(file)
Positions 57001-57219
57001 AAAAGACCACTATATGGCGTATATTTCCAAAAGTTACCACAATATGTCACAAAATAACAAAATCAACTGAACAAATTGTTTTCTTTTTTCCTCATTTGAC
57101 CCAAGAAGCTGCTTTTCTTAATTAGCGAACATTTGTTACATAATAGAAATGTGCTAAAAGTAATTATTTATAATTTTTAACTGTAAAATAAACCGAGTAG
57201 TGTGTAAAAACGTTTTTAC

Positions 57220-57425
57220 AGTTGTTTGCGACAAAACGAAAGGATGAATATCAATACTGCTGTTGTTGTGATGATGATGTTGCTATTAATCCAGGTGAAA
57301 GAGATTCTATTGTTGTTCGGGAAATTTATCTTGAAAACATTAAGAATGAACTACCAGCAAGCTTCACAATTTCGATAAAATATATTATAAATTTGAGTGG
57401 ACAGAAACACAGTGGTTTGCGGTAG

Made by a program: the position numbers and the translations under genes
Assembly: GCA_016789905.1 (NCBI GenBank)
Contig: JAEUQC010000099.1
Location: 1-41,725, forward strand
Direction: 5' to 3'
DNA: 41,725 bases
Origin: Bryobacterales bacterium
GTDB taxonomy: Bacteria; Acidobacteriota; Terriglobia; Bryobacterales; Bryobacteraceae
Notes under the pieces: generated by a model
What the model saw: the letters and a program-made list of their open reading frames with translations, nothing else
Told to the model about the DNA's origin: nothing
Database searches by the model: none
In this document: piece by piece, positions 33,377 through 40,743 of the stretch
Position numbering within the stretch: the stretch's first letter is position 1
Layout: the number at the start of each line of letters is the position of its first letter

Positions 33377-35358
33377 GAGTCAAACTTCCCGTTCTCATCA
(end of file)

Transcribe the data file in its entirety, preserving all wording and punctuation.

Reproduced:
Positions 57001-57219
57001 AAAAGACCACTATATGGCGTATATTTCCAAAAGTTACCACAATATGTCACAAAATAACAAAATCAACTGAACAAATTGTTTTCTTTTTTCCTCATTTGAC
57101 CCAAGAAGCTGCTTTTCTTAATTAGCGAACATTTGTTACATAATAGAAATGTGCTAAAAGTAATTATTTATAATTTTTAACTGTAAAATAAACCGAGTAG
57201 TGTGTAAAAACGTTTTTAC

Positions 57220-57425
57220 AGTTGTTTGCGACAAAACGAAAGGATGAATATCAATACTGCTGTTGTTGTGATGATGATGTTGCTATTAATCCAGGTGAAA
57301 GAGATTCTATTGTTGTTCGGGAAATTTATCTTGAAAACATTAAGAATGAACTACCAGCAAGCTTCACAATTTCGATAAAATATATTATAAATTTGAGTGG
57401 ACAGAAACACAGTGGTTTGCGGTAG

Made by a program: the position numbers and the translations under genes
Assembly: GCA_016789905.1 (NCBI GenBank)
Contig: JAEUQC010000099.1
Location: 1-41,725, forward strand
Direction: 5' to 3'
DNA: 41,725 bases
Origin: Bryobacterales bacterium
GTDB taxonomy: Bacteria; Acidobacteriota; Terriglobia; Bryobacterales; Bryobacteraceae
Notes under the pieces: generated by a model
What the model saw: the letters and a program-made list of their open reading frames with translations, nothing else
Told to the model about the DNA's origin: nothing
Database searches by the model: none
In this document: piece by piece, positions 33,377 through 40,743 of the stretch
Position numbering within the stretch: the stretch's first letter is position 1
Layout: the number at the start of each line of letters is the position of its first letter

Positions 33377-35358
33377 GAGTCAAACTTCCCGTTCTCATCA